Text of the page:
The 11th Hour

[article]
Testing Before the Release Goes Live
Summary:

Testers are often on the critical path for getting a software release out. They must plan carefully in order to minimize the critical path, while still doing a complete job of testing. This schedule pressure is taken to an extreme when a production server must be taken offline in order to deploy the software, and everyone is waiting for the final test results before the system can go live again. Karen Johnson describes her company's carefully planned and orchestrated method for doing a final check of an installed system. Her story is relevant to e-commerce companies as well as IT shops that are under pressure to keep systems updated while minimizing downtime.

Beyond industry knowledge and technical skills, a quality assurance person brings to the table a critical career skill that has nothing to do with the latest or coolest technology: the skill of planning. 

It's important to be organized in a profession that often senses other people (such as the rest of the technical and management team) pacing and waiting for QA to finish their job. Quality assurance needs to be clear with the rest of the team about what needs to be done and the risks we take when corners are cut because we are short on staff or short on time.

As if the development process didn't put enough time pressure on quality assurance, the release cycle turns up the heat even higher. During the development cycle, new functionality and features are created and tested. This typically involves weeks or months of build, test, and rebuild cycles. During the release cycle, the new code is ready to be delivered and the final CD is cut, or in my case, installed onto a Web site. Quality assurance is the final step before a release is placed in the hands of the customer.

Life on the Web
While the theory and promise of a 24/7 Web site are talked about, the reality for many company Web sites is that they need to be taken offline (at least occasionally) to install new releases or upgrade software or hardware. In my environment, we occasionally need to take our production site offline for an hour or two during the night to install a new release. A variety of people are involved with these releases and the pressure is high-everybody takes their turn working through their piece of the process, knowing that offline time means lost revenue and reduced customer service. In this race against the clock, quality assurance is designated the last position-the final checkpoint before the site is open to the public again.

For us, these middle-of-the-night activities begin during the day. We collect statistics on our site, learning what day of the week and what time of day our site has the least amount of customer activity. This is how we select what time to take the site offline. When the install time is selected and the new release is ready for install, we hold a release meeting. We map out a tight schedule of what needs to be done and who needs to complete each task.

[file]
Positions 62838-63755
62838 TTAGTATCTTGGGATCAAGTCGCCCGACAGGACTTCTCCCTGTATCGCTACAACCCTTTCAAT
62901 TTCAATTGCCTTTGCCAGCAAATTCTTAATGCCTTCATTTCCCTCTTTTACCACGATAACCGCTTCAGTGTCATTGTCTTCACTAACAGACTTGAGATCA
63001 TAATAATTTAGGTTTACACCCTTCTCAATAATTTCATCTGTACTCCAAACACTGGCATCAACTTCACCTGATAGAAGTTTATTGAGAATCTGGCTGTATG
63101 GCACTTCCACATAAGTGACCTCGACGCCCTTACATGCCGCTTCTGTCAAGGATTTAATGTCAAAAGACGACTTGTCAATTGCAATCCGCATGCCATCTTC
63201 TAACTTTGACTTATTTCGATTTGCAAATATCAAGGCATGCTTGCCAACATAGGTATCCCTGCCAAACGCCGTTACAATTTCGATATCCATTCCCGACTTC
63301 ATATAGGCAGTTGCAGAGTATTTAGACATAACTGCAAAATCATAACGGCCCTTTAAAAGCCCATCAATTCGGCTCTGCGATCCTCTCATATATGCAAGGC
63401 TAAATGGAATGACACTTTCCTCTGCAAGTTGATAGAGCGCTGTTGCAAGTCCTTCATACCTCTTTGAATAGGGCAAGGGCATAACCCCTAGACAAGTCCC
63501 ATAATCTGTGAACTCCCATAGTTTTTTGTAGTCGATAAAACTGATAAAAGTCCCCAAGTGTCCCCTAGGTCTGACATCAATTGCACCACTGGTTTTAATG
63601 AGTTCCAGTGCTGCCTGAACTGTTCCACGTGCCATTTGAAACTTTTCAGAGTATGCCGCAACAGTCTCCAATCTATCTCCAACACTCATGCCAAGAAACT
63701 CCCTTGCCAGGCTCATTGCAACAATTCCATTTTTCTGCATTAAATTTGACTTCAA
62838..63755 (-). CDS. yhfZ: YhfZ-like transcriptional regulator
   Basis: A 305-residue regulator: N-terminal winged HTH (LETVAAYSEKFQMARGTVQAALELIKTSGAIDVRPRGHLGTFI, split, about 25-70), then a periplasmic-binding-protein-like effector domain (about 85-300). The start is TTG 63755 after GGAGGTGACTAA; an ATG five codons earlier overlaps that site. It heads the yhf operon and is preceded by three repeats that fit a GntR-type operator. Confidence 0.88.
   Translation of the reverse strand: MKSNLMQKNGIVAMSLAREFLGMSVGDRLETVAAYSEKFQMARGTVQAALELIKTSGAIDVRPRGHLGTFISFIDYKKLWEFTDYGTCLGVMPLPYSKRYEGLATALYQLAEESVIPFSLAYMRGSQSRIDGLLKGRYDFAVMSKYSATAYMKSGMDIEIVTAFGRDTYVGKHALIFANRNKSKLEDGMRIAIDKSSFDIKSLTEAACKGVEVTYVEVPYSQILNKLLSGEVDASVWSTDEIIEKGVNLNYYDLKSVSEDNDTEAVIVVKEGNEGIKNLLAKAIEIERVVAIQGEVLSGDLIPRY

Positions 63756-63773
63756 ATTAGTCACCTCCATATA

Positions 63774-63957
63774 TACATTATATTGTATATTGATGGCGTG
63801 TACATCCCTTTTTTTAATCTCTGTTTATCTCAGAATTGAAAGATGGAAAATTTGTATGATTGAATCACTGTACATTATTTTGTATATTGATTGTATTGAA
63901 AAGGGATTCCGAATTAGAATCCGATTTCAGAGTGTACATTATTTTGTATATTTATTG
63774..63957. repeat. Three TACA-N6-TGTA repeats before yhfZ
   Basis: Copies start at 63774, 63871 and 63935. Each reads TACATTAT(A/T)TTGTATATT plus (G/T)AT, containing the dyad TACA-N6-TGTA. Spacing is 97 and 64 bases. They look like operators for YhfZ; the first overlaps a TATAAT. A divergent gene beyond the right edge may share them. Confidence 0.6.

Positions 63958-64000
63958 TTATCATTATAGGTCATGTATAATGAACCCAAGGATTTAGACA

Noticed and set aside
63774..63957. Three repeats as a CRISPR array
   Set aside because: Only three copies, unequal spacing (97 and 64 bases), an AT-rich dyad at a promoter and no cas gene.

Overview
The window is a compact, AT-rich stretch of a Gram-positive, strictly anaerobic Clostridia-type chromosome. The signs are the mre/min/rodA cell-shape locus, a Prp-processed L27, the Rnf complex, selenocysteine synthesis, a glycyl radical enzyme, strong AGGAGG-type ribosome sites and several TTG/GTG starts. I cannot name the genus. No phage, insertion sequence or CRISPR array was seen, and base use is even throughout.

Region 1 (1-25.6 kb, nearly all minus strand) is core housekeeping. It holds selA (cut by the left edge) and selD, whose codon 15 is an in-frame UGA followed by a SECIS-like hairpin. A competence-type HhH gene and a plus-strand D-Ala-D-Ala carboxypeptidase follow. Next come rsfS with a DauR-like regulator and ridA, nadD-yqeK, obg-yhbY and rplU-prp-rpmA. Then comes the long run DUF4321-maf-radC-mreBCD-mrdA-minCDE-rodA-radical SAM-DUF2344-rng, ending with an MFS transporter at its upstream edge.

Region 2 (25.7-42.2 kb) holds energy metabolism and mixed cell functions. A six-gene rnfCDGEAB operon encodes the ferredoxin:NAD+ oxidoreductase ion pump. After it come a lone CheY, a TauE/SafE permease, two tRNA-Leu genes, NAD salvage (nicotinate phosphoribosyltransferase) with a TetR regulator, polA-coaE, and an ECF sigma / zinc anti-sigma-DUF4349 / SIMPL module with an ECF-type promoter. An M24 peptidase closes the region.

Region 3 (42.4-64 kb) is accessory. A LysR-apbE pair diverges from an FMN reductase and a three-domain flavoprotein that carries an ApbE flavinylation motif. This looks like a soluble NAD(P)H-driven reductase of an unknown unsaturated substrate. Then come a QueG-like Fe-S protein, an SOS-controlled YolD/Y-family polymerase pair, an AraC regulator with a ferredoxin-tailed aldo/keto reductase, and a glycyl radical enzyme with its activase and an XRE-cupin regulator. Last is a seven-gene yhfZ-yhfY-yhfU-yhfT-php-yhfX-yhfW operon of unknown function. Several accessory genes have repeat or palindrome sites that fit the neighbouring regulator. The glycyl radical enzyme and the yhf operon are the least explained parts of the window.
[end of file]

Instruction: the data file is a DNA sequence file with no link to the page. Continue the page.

When the magic hour approaches, our network staff begins by trying to close the site as gently as possible for customers-waiting for people to sign off and hoping more people aren't logging in at three o'clock in the morning. Once the customer count is as low as possible, we post a maintenance page stating that our site will be offline temporarily, and an email will be sent when the site is available again. I use a connection outside of our firewall to verify that this maintenance page is what is being shown to the "outside world." I enter my email address to receive notification when the site is live again. Then, the network staff makes any hardware or software upgrades as needed, followed by configuration changes.

Meanwhile, our database administrators (DBAs) begin making modifications to the production databases. Database tables may be added, changed, or deleted. Sometimes these database changes can only happen when the DBAs can gain exclusive access to a table. The only database changes that are made are those agreed upon in advance by development, quality assurance, and the DBAs. These database changes are well documented and executed according to the agreed-upon

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About the author

Karen N. Johnson's picture Karen N. Johnson

Karen N. Johnson is an independent software test consultant. Karen’s client work is centered on helping at an enterprise level. In recent years, she has helped teams and testers transitioning to Agile software development. While focused on software testing and predominantly working with the testers throughout an organization, Karen helps teams and organizations improve quality. Her professional activities include speaking at conferences both in the US and internationally. Karen is a contributing author to the book, Beautiful Testing by O’Reilly publishers. She is the co-founder of the WREST workshop, the Workshop for Regulated Software Testing. She has published numerous articles, she blogs and tweets about her experiences with software testing. You can find about more about Karen at her website: <a href="http://www.karennjohnson.com" target="_blank">http://www.karennicolejohnson.com</a>

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